Easy Ways to Completely Avoid Making Progress


Earlier this week Chris asked us a question, have you progressed? Hopefully you took some time to think objectively on the question. Have you written a good movement history, or does it need a greater effort of penmanship? Are you learning? Do you have a support system?

I thought about Chris’ questions a lot over the past few days–a lot of what ifs came to mind. Most notably, what if a dude doesn’t want to make progress? What’s his strategy?

It bothered me, you know? Chris and I know that our Beyond Strength Performance methods aren’t for everyone–we’re proud of that–but we like to help brothers out when we can.

So I thought about those indubitably destined to spin their wheels. I thought about how they can ensure that they never make a millimeter of progress. Here’s what I came up with.

1) Completely Disregard Movement Quality. Quality of movement is only important for rehabbing injuries and twelve year old Russian gymnasts. You know, people that want to get better. You don’t want that–it’s scary.

2) Spend Money on Supplements, Not Education. The easiest way to paint yourself into a strength and body composition corner is to rely completely on supplements. Suppz. Ignorance is bliss–if you don’t know anything you can hold yourself accountable for dilly dallying like a kid trying to avoid doing chores. Rather than hiring a coach with years of experience and top level education, take $500 bucks to GNC and bro out.

3) Be A Lone Ranger. Seeking help means that you have to admit that you don’t know everything. That admission is the first step in making progress. Avoid this like a Taiwanese lady-boy hooker.

4) Set Lackluster Goals That Don’t Require Committment. Failing sucks. If you set lofty, concrete goals you might not reach them–that’s fuckin’ embarrassing. Save yourself the heartache. Rather than thinking of something measurable like benching 315 or broad jumping over 9 feet, decide that you want to look better in a cut off shirt. With the right lighting, and after a biceps pump, you’ll definitely obtain your goal. You won’t have to wait for success either. You could reach this goal like four or five times per week.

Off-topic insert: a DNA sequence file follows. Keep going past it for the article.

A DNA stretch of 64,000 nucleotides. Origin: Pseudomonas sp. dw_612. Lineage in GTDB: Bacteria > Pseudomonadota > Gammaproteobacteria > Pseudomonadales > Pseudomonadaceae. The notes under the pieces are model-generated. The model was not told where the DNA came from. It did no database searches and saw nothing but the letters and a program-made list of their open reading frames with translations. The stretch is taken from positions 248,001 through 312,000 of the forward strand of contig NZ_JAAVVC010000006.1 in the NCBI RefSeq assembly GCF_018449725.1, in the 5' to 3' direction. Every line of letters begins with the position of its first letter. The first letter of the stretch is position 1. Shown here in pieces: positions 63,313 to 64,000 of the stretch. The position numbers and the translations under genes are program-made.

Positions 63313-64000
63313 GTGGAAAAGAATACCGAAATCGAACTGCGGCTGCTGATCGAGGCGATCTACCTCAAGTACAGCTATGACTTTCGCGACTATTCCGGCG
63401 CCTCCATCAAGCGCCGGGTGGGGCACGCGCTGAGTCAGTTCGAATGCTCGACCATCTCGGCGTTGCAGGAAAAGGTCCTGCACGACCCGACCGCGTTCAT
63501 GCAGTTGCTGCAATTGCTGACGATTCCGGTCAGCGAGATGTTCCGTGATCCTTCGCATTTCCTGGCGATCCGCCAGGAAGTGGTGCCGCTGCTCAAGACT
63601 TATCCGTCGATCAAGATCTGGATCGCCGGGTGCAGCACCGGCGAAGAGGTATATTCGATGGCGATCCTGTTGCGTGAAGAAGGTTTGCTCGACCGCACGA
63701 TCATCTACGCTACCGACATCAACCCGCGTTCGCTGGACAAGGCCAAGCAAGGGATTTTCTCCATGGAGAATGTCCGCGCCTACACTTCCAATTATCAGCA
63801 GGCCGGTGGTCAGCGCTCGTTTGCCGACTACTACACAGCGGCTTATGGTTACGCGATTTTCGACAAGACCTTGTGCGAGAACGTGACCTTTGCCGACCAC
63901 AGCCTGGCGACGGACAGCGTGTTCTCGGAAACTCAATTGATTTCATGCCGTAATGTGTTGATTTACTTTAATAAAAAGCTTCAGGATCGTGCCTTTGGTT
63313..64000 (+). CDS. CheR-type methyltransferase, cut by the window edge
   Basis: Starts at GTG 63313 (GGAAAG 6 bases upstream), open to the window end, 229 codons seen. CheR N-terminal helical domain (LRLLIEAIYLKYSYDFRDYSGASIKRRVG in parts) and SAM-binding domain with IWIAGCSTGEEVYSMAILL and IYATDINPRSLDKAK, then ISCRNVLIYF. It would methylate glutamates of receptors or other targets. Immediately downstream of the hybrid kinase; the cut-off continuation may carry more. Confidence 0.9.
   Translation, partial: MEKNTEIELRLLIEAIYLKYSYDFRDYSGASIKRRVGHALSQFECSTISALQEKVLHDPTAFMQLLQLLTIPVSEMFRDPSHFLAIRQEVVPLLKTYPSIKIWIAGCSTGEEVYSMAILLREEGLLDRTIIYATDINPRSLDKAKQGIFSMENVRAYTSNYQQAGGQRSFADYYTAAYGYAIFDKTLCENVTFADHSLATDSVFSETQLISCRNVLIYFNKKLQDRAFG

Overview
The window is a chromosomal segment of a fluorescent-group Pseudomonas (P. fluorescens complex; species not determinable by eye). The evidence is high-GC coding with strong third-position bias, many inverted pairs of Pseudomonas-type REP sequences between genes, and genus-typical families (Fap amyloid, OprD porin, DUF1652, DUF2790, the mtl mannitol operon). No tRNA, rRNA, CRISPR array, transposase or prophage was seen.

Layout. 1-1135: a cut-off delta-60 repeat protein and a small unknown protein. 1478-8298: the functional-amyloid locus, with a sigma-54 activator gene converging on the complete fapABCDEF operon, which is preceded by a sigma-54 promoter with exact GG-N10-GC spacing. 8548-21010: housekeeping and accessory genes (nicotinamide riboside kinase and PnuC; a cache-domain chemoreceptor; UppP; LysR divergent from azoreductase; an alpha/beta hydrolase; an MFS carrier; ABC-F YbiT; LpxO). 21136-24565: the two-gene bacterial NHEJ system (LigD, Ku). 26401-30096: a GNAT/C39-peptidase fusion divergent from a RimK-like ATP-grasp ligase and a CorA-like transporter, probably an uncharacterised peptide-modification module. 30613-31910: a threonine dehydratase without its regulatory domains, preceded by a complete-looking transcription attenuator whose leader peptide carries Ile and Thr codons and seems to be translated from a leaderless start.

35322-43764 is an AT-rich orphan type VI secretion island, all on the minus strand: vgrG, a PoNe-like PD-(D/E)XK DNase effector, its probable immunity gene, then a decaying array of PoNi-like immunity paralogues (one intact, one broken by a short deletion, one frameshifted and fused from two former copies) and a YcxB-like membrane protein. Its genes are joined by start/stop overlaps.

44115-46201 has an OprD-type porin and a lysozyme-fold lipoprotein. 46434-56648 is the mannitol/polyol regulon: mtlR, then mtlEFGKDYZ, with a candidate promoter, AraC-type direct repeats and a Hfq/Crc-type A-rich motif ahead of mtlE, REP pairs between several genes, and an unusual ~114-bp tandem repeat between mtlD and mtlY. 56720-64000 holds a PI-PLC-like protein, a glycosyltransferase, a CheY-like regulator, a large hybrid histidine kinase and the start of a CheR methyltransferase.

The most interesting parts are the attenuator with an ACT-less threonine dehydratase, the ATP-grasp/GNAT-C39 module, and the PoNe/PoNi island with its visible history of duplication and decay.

5) Get Bored Because Shitty Goals Require Shitty Focus. Boredom is the antithesis of progress–this is where you’ll live. Set goals that are easily achieved and meaningless so you get bored every few weeks.

6) Use Program Hopping as a Gains False Positive. Once boredom sets in decide that you want to do the next super-program from Flex Magazine. During the first week DOMS will call you on the phone every day and there’s a good chance you’ll get more veiny. At this point, you’re definitely kind of making progress. It’s a definite maybe. Do this for two weeks then find a new “program.”

7) Listen to Your Mom. You’re fine just the way you are, sweetie. Your heiney is special and different from everyone else’s. Find a nice girl at the Wal-Mart, marry her and watch re-runs of American Gladiators and pretend those men wouldn’t squash you like a bug.

If your mom says stuff like this, listen to her. She is your greatest ally in avoiding progress. (3519)

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Todd Bumgardner
M.S./ CSCS/ Owner of Beyond Strength Performance/ Ginger
Todd Bumgardner

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Todd Bumgardner
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M.S./ CSCS/ Owner of Beyond Strength Performance/ Ginger
5 Responses
  1. Great post Todd.

    #2 is extremely frustrating to see, especially when you consider the price of supplements these days. People don’t want to spend ten bucks on a book, but they’ll drop fifty on a pill that most likely won’t make any difference.

    1. Todd Bumgardner

      Thanks, Jake. You’re right…but that’s because it’s all about the quick fix, man. Reading a book and understanding it takes work. So does hiring a coach. But supplements provide an empty promise that people can believe in. It’s all in the story.

      Don’t get me wrong, I take supplements and I think they are useful. Just sad that so many people disregard methods and knowledge and opt for powders and pills.

  2. Emmitt Terrell

    #8 Be Inconsistent. A proper training schedule? Who does that? I’ll just go tomorrow

    #9 Don’t track your progress. Who cares what weights you did last week? You’ll just do a weight you’re comfortable with anyway. There’s no use in pushing yourself

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